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Good to have you back Hermit. Say is that tutorial you used to have on jigging still on line somewhere? I was looking over a printed copy just the other day. It would be great for a new (or old) Finger Lakes jigger. Notice you are trolling now. Have you left the jigging crowd. Hope not.

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Casting downwind while standing in the back of my drifting boat and while watching my fish finder works well for me. Cast just far enough so the jig hits bottom under your motor (and under the transduser). If a fish comes off the bottom start reeling in just before the jig and the rising fish meet. This method will also tell you if there are trout with their bellies sitting on the bottom where the fish finder does not pick them up. Got 10 at north end of Keuka in 3 hours yesterday.

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Hi guff glad it helped. I don't know of any copies online, not to say there isn't one- I had one case that I know of where someone stole the info and posted it on their own site. So it might be out there in unauthorized form.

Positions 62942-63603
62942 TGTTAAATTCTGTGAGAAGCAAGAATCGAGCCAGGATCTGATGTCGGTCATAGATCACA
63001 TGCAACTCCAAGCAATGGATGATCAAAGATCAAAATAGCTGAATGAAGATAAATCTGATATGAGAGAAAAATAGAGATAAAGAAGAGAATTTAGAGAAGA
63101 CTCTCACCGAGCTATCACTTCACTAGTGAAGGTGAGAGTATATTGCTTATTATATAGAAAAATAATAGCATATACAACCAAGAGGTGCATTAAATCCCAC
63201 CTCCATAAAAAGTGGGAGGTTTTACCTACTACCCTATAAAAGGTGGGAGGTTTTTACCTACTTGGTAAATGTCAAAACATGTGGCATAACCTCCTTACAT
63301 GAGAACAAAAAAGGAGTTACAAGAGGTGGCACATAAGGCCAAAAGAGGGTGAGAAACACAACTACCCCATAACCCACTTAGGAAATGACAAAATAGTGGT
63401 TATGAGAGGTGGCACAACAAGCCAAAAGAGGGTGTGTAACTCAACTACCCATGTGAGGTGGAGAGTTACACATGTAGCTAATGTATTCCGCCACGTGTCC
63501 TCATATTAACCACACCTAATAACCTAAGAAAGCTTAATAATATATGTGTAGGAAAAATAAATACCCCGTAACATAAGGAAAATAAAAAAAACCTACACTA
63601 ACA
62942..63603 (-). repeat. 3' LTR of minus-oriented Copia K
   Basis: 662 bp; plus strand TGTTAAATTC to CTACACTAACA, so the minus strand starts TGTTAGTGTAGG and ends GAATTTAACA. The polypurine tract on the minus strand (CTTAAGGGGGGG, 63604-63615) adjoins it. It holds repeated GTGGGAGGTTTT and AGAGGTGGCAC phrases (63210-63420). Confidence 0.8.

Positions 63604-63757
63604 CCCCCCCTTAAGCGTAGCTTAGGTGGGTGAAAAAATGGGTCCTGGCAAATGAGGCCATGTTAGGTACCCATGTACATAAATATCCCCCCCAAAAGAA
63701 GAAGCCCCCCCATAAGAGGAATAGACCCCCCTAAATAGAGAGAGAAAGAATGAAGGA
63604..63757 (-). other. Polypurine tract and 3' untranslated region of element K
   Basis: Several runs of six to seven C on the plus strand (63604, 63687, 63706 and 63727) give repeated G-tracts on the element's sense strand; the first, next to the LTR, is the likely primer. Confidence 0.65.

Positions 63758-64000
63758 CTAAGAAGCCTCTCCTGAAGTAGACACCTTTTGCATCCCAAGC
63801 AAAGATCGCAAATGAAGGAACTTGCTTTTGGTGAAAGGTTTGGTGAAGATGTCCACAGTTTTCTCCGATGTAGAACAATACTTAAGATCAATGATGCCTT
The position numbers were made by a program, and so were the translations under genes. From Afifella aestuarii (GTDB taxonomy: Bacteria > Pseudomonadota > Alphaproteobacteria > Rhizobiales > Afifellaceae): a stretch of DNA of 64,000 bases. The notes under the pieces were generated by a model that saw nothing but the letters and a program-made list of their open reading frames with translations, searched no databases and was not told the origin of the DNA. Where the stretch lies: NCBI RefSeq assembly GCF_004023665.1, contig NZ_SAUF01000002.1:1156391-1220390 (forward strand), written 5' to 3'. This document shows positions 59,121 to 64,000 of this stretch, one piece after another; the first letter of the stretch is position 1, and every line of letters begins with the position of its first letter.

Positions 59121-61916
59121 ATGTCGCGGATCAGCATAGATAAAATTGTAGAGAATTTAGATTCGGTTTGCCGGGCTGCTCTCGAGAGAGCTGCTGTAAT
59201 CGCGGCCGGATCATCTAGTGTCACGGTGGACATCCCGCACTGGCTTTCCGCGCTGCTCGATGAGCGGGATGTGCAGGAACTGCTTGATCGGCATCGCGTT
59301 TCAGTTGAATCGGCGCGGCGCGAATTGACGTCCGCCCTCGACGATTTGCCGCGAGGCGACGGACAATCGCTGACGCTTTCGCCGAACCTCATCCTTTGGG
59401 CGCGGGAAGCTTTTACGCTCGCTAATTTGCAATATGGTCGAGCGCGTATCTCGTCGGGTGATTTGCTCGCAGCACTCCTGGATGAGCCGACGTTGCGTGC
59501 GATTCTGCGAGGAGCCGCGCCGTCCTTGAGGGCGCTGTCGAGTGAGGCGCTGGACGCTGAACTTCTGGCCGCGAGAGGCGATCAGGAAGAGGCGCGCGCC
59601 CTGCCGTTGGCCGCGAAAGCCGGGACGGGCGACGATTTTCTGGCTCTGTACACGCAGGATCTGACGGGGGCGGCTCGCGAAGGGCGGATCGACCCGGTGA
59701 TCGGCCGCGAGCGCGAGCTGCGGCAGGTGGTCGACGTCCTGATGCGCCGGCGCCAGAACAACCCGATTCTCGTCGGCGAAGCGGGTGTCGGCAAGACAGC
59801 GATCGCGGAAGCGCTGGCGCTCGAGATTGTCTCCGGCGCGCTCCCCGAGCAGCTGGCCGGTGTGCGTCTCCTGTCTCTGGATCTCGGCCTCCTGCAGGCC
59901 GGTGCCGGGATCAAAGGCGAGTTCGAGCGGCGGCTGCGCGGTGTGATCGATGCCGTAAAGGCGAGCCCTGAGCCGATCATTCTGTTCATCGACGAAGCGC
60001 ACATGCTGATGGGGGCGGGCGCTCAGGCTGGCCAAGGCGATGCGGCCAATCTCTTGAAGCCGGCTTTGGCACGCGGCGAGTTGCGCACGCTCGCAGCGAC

I might do it up as a simple text document or e-book at some point, It'd be cool if it were still useful for folks instead of sitting around on my old computer.

I like to do some trolling in the spring until the fleas and weeds get bad, then mainly jigging the rest of the summer. The variety is nice and I'm trying to learn different areas of the lake. And I love catching salmon. :)

Alec

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Hermit,

I would love to see or read anything you might have on jigging fresh water. Have you ever tried Shimano Butterfly jigs?

Thanks